Other than that, there is little more to say about the soundtrack, other than it does its job without any fuss.


Oh dear, oh dear...These subs really are a major step back for HKL.
Purposely mistranslated dialogue and rejigged names appear throughout, with Kung-Fu terms also being completely ignored in favour of 'fake' translations.

One of the most ludicrous name changes has to be that of Sap-Saam Yee/13th Aunt (Rosamund Kwan).
In HKL's previous Once Upon A Time In China DVDs, Fei-Hung's sweetheart is correctly called 13th Aunt.
Now however, she is called "Cousin Yee".
Also, although not a proper translation of his Chinese name, the Western version of Hung Yan-Yan's character has always been called 'Club Foot'. Here, it's 'Iron Foot'.

There are also numerous mistranslations and simplifications of dialogue, and I really have little positive comment to make about the subs other than that they're grammatically fine and easy to read.


As with Once...1 & 2, the animated menus found on this disc are superb - easily up there with HKLs best. Wonderfully scored and designed, they really do justice to the flavour of the film.


Photo Gallery

A reasonable selection of 20+ stills from the film.

Biography Showcase

No...it can't be?! A Jet Li biography which is entirely text based!! No voice-over man!!
At last, Hong Kong Legends have seen the light, and provide a very detailed account of Jet's career and film-making highs and lows in a format which is so much better than all of their previous efforts - well done!

Trailer Selection

UK Promo Trailer
Original Theatrical Trailer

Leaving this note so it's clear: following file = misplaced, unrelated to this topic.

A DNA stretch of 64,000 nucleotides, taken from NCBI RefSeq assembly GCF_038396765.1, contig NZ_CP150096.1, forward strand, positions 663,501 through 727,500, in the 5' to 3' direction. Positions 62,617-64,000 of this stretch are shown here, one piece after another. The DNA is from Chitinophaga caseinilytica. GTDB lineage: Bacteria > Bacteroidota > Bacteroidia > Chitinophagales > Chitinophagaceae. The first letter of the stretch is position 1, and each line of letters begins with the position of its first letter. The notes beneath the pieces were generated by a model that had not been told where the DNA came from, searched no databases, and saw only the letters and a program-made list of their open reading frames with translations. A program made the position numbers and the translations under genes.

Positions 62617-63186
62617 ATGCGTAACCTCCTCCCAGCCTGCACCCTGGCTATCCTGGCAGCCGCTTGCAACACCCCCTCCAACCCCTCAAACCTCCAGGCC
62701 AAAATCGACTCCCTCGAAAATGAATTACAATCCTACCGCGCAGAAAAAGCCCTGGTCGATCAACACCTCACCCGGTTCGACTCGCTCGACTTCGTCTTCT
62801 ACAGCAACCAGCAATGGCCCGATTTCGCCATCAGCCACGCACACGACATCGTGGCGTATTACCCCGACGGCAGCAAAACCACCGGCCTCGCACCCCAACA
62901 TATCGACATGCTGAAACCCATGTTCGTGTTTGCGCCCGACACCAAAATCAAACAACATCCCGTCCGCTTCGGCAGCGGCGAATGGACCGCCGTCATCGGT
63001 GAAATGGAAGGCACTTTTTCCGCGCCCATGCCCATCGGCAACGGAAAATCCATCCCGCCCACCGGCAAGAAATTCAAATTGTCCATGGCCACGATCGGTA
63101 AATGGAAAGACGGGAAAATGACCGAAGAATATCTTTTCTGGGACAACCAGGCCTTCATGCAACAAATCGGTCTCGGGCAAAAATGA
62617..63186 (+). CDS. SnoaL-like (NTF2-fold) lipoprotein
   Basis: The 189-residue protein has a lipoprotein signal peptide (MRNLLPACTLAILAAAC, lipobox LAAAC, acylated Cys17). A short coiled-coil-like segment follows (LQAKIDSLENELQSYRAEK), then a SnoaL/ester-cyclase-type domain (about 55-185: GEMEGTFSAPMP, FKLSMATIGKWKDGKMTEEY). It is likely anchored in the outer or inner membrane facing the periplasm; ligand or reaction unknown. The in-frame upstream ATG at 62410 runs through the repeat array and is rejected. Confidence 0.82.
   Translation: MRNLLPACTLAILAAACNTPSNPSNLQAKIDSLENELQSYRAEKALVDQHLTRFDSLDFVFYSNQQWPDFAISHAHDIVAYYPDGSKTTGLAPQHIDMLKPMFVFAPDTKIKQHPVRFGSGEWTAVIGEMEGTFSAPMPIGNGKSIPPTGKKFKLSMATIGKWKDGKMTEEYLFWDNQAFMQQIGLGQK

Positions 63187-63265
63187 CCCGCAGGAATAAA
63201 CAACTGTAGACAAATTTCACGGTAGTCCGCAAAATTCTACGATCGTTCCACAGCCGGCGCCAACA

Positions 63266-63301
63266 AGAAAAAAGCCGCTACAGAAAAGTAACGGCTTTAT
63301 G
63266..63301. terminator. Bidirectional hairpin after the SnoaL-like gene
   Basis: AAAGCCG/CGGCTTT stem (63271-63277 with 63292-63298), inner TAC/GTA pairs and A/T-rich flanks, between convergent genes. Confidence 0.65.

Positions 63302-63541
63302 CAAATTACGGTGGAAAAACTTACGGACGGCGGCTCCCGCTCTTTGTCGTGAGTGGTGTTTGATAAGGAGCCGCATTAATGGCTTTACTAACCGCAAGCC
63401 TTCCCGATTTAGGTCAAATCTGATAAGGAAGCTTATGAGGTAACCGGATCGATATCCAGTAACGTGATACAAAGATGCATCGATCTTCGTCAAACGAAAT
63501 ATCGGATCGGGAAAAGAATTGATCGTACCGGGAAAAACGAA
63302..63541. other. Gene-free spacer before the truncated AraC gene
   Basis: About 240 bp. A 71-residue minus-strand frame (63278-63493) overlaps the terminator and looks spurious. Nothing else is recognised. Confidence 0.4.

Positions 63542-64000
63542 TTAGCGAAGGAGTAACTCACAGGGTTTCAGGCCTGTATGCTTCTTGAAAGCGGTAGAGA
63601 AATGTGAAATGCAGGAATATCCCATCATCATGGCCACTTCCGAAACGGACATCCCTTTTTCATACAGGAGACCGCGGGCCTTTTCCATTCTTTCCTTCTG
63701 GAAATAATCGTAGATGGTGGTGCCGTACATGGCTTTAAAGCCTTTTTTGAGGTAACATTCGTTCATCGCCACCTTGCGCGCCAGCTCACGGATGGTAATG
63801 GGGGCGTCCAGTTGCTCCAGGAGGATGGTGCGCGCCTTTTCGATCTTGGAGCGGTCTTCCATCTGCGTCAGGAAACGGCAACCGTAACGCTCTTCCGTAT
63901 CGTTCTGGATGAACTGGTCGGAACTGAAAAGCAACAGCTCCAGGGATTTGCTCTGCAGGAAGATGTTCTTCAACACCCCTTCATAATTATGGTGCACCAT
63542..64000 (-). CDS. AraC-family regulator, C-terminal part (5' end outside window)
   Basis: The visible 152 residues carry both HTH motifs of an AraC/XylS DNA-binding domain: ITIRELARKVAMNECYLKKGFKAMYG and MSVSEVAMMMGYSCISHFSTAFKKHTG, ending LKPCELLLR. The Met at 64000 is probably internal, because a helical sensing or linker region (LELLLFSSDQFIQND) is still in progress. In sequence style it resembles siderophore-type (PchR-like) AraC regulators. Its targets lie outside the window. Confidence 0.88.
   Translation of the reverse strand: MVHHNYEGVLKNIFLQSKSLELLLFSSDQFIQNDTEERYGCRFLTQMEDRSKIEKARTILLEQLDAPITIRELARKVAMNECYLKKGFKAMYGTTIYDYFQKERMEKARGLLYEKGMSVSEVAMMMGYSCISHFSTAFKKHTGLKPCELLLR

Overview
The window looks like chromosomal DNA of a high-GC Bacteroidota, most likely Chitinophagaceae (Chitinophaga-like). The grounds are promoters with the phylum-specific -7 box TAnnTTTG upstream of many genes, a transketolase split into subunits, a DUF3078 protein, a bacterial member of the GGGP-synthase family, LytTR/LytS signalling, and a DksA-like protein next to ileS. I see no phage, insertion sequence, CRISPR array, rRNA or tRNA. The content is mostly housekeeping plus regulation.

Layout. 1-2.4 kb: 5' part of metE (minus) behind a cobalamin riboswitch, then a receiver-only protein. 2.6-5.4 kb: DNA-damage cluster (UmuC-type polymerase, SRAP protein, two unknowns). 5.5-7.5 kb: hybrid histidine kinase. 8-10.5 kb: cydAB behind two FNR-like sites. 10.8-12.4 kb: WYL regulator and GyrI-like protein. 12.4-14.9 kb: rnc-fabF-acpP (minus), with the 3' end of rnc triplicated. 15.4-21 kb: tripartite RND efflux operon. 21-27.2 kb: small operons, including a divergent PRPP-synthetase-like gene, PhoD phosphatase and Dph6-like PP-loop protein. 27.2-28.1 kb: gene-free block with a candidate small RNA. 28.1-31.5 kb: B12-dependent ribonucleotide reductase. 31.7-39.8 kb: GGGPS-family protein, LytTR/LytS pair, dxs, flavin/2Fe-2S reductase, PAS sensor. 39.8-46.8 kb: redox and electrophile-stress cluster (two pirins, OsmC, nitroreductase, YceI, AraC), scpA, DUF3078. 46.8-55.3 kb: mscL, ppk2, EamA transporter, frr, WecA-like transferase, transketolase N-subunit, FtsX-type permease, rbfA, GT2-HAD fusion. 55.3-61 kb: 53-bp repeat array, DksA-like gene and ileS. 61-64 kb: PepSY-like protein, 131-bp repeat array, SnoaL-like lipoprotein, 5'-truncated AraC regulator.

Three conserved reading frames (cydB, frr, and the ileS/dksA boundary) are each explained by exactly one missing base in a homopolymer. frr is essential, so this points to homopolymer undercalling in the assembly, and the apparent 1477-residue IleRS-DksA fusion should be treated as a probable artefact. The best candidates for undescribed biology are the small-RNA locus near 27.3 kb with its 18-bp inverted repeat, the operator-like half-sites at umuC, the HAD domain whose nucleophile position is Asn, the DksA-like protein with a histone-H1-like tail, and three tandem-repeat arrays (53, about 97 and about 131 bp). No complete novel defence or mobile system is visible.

Once Upon A Time In China UK Promo Trailer
Once Upon A Time In China 2 UK Promo Trailer

Interview Gallery

Tsui Hark
A rather generic interview with the film's director, which covers a number of different films Tsui has worked on, his views on film-making, and his role as a producer, director and actor.
Sadly, only a few minutes centre on his Wong Fei-Hung movies, with Tsui only talking in general terms about the series, rather than discussing part 3 specifically.

John Wakefield
This 10 minute interview is conducted with the actor who plays 13th Aunt's Cantonese-speaking Russian friend from the film. John comes across as an eloquent man, and highlights the good and bad points of working on the film, making for a interesting extra.


Another excellent, fact-packed addition from Bey Logan which manages to include some much needed information regarding Lion Dancing.


A cut of 4 seconds has been made.
The scene affected is the one in which Fei-Hung kicks the leg of the horse on which Chiu Tin-Bai is riding. This is shown briefly, but the actual shot of the horse falling has been removed.
Whilst the cut doesn't have a massive impact on the film, the scene makes far more sense with the horse falling than without.
This DVD version of the film is also the shorter, Hong Kong cut of the movie. I originally saw the longer Taiwanese version on VHS, and although you're not missing anything obvious, the additional footage makes for a slightly better film.


Falling short of parts 1 and 2, Once Upon A Time In China 3 still has enough to recommend its viewing - not least the superb ensemble acting and the conclusion to Fei-Hung and 13th Aunt's romance.
However, in much the same way that this movie fails to live up to its predecessors, so does this disc, and as such is worth no more than a rental.